An F train went careening off its rails last May, injuring 32 and causing massive subway delays, because of several defects in the tracks that went unreported and unrepaired for at least a year after they were first discovered by an automated inspection, according to a report released Friday by the Metropolitan Transportation Authority.
MTA investigators determined that it was not a single defect in the express track south of the Roosevelt Avenue station, but the combined effect of all those defects in one location that was the likely cause of the derailment.
Disciplinary action is being pursued against three maintenance supervisors and a track inspector for their roles in the derailment — failing to identify, document and correct the defects.
In the wake of the derailment and the ensuing investigation, New York City Transit has changed its inspection protocols to make sure rail defects like the ones found along the F Line are identified and repaired, according to a statement from the transit authority.
While inspectors never reported finding the track defects, despite making repairs to other tracks nearby, an automated inspection system did make a video record of the problems about a year before the derailment.
“Nothing is more important than providing the safest transportation possible for our customers and employees, so determining the cause of this derailment was a top priority for us,” New York City Transit President Carmen Bianco said. “We immediately took corrective action to ensure we always focus on identifying and correcting track defects. This will minimize the risk of future derailments.”
The Manhattan-bound F train was carrying about 1,000 passengers as it hurtled down the express tracks under Broadway at 60th Street in Woodside on May 2, when an 8-foot-long section of the 19-foot, six-inch rail fractured beneath it. Six of the train’s eight cars derailed. Thirty straphangers and two train crew members suffered minor injuries in the crash that caused an estimated $2 million in damages.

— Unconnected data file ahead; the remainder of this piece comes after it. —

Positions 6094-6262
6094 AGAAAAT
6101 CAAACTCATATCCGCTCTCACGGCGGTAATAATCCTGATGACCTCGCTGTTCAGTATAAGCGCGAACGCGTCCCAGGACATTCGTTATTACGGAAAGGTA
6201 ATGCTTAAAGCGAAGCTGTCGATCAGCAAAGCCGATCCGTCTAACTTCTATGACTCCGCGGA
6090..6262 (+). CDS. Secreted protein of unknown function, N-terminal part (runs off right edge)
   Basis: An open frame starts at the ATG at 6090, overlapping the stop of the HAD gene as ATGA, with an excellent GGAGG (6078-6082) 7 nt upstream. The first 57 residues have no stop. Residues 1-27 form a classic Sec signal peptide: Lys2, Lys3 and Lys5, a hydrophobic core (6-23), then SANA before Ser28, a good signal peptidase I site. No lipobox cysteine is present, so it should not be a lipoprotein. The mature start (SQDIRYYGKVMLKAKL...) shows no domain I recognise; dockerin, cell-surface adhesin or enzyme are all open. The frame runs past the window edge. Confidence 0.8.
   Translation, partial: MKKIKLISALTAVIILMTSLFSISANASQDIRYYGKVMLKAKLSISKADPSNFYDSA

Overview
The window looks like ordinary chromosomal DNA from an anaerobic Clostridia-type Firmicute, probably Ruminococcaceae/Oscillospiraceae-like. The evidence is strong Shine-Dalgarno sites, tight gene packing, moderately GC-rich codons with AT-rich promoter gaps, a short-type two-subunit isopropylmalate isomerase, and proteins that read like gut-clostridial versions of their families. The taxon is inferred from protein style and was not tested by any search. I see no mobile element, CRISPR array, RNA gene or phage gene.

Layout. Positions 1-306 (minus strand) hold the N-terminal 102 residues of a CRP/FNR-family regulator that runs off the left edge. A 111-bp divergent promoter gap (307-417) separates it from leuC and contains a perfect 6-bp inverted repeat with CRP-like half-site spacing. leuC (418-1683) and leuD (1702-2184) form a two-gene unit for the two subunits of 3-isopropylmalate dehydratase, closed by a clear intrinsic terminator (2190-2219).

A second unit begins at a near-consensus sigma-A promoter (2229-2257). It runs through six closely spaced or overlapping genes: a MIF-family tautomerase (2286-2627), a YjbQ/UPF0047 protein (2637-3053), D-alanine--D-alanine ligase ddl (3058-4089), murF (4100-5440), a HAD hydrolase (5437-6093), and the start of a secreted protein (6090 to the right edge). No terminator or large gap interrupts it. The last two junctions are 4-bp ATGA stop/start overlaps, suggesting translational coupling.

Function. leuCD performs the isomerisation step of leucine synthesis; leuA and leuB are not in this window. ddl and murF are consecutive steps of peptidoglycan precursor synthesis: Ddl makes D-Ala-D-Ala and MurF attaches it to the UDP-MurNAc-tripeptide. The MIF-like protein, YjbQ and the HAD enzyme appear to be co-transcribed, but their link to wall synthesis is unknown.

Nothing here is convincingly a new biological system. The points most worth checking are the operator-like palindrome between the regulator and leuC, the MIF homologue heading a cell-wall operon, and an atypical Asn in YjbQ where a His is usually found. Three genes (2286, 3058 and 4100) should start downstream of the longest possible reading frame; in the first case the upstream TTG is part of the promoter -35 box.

The weekday wreck at 10 a.m. forced the MTA to cancel service along the line and caused massive delays that rippled throughout the subway system.
During the investigation, safety officials reviewed videos from previously conducted automated inspections of that same stretch of track. The videos showed multiple problems, including a metal plate and fasteners under the track that had been broken for at least a year before the derailment. A wooden tie under the metal plate also was in poor condition.
The report also noted that two rails were not fitted together properly, leaving one eighth of an inch higher than the rail it was joined to. Metal rails used to join the rails together had been reused and one of six bolts holding them in place was missing. All of the defects were found in an area where crews had earlier replaced two sections of broken track, without investigating why the track was in disrepair.
“The combination of the broken plate, broken fasteners and deteriorated tie should have been prioritized for repairs,” read a statement from the MTA. “The report concludes that Division of Track personnel did not identify, document and correct the track defect at that location, either during regular inspections or when the two prior broken rails were replaced. They also did not adequately investigate the underlying causes of the broken rails.”
The MTA said it has taken other steps to make sure rail defects are properly identified and repaired, including a new procedure that is intended to ensure that plates and fasteners are replaced as soon as possible. The transit agency will add eight maintenance supervisors and will increase the number of times supervisors examine subway lines with the highest number of broken rails that are now inspected monthly by ultrasonic inspection cars.
The Transit Authority spends about $180 million on track maintenance every year. Altogether, the MTA has pumped $1.5 billion into track rehabilitation and construction under its 2010-2014 capital budget.